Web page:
Isaiah 53

I opened my Bible to Isaiah 53 this morning, read the familiar chapter as though I had laid eyes upon it for the first time, and cried. Tears of joy.

But He was wounded for our transgressions, He was bruised for our iniquities; the chastisement for our peace was upon Him, and by His stripes we are healed. All we like sheep have gone astray; we have turned, every one, to his own way; and the LORD has laid on Him the iniquity of us all.

We were all of us undeserving, and even the most innocent of us owed a debt that could not be paid. Yet He descended, He suffered, and He died to pay it for us, to justify us freely, to clean us spotless by His blood.

Thank you, Jesus. Though this secularized world may find those words corny and trite, I cannot say it or mean it enough: thank you, Jesus.


  1. F.N. says:

    “Christianity is called the religion of pity.– Pity stands in opposition to all the tonic passions that augment the energy of the feeling of aliveness: it is a depressant. A man loses power when he pities. Through pity that drain upon strength which suffering works is multiplied a thousandfold. Suffering is made contagious by pity; under certain circumstances it may lead to a total sacrifice of life and living energy–a loss out of all proportion to the magnitude of the cause (–the case of the death of the Nazarene). This is the first view of it; there is, however, a still more important one. If one measures the effects of pity by the gravity of the reactions it sets up, its character as a menace to life appears in a much clearer light. Pity thwarts the whole law of evolution, which is the law of natural selection. It preserves whatever is ripe for destruction; it fights on the side of those disinherited and condemned by life; by maintaining life in so many of the botched of all kinds, it gives life itself a gloomy and dubious aspect. Mankind has ventured to call pity a virtue (–in every superior moral system it appears as a weakness–); going still further, it has been called the virtue, the source and foundation of all other virtues–but let us always bear in mind that this was from the standpoint of a philosophy that was nihilistic, and upon whose shield the denial of life was inscribed. Schopenhauer was right in this: that by means of pity life is denied, and made worthy of denial–pity is the technic of nihilism. Let me repeat: this depressing and contagious instinct stands against all those instincts which work for the preservation and enhancement of life: in the role of protector of the miserable, it is a prime agent in the promotion of decadence–pity persuades to extinction….Of course, one doesn’t say “extinction”: one says “the other world,” or “God,” or “the true life,” or Nirvana, salvation, blessedness…. This innocent rhetoric, from the realm of religious-ethical balderdash, appears a good deal less innocent when one reflects upon the tendency that it conceals beneath sublime words: the tendency to destroy life. Schopenhauer was hostile to life: that is why pity appeared to him as a virtue. . . . Aristotle, as every one knows, saw in pity a sickly and dangerous state of mind, the remedy for which was an occasional purgative: he regarded tragedy as that purgative. The instinct of life should prompt us to seek some means of puncturing any such pathological and dangerous accumulation of pity as that appearing in Schopenhauer’s case (and also, alack, in that of our whole literary decadence, from St. Petersburg to Paris, from Tolstoi to Wagner), that it may burst and be discharged. . . Nothing is more unhealthy, amid all our unhealthy modernism, than Christian pity. To be the doctors here, to be unmerciful here, to wield the knife here–all this is our business, all this is our sort of humanity, by this sign we are philosophers, we Hyperboreans !– ”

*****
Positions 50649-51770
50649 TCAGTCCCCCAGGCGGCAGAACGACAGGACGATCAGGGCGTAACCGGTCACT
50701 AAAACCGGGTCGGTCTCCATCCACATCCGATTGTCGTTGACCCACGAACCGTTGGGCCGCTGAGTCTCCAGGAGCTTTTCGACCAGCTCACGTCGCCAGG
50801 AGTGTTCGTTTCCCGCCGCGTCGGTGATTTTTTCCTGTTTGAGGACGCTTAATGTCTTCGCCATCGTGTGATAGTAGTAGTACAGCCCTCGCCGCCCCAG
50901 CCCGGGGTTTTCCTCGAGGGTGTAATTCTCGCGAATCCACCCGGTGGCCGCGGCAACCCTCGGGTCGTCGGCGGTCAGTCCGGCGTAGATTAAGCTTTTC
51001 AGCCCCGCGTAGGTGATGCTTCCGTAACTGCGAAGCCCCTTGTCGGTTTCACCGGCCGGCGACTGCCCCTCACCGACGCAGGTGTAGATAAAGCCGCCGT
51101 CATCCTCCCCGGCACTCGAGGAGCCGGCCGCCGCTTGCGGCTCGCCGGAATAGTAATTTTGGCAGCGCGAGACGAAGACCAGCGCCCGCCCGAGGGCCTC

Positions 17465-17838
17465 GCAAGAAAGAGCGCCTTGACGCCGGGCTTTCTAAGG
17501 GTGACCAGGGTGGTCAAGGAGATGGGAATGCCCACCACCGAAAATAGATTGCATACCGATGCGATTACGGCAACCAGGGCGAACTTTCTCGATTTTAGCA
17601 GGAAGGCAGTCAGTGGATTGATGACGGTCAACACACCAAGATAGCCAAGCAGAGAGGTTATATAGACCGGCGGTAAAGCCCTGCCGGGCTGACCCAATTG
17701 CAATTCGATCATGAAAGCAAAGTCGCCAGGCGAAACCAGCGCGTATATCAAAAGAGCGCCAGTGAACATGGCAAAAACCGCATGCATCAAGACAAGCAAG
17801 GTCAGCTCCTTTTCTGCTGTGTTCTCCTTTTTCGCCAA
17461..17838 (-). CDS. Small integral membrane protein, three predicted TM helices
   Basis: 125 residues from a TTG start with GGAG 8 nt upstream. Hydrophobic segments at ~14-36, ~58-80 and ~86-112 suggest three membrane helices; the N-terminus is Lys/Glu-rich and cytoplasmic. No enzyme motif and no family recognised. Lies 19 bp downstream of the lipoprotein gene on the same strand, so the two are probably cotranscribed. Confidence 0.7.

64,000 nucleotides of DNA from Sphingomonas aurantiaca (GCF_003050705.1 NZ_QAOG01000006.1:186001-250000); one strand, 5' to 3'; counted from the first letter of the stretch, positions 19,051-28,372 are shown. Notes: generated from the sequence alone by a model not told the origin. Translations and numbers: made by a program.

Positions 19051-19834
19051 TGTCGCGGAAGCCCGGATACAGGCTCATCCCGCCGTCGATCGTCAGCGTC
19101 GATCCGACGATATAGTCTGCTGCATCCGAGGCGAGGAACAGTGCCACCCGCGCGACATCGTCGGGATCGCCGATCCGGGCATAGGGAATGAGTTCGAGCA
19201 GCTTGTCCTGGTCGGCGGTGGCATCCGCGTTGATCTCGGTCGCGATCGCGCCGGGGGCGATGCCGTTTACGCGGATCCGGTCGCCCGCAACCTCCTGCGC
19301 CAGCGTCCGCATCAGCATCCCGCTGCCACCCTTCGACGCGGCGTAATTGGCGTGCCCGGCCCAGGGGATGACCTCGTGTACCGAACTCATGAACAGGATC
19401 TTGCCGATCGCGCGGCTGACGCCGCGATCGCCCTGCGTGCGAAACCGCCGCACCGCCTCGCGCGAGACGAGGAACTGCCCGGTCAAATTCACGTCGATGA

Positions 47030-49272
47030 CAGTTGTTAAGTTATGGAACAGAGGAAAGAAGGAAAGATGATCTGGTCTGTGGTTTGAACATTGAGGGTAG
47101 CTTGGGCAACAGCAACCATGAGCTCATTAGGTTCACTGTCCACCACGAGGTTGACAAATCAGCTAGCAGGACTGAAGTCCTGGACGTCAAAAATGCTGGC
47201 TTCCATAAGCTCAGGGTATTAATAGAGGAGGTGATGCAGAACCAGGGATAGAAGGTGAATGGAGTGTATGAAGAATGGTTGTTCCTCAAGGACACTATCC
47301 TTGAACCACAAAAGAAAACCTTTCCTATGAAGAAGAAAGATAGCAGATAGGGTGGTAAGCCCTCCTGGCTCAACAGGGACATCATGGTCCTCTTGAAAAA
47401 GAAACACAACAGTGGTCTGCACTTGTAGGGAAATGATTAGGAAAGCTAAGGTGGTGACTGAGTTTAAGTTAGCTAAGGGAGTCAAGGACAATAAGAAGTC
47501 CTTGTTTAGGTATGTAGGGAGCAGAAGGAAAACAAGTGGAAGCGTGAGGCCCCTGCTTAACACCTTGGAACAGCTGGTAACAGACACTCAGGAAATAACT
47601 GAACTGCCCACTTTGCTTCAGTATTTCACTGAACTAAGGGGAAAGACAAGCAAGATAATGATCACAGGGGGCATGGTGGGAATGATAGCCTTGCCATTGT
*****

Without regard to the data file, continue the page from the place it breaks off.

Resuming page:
2. Paulo says:

    Thank you for indiscrimately pasting Nietzsche into my comments without any paragraph breaks, thus rendering the passage utterly unreadable.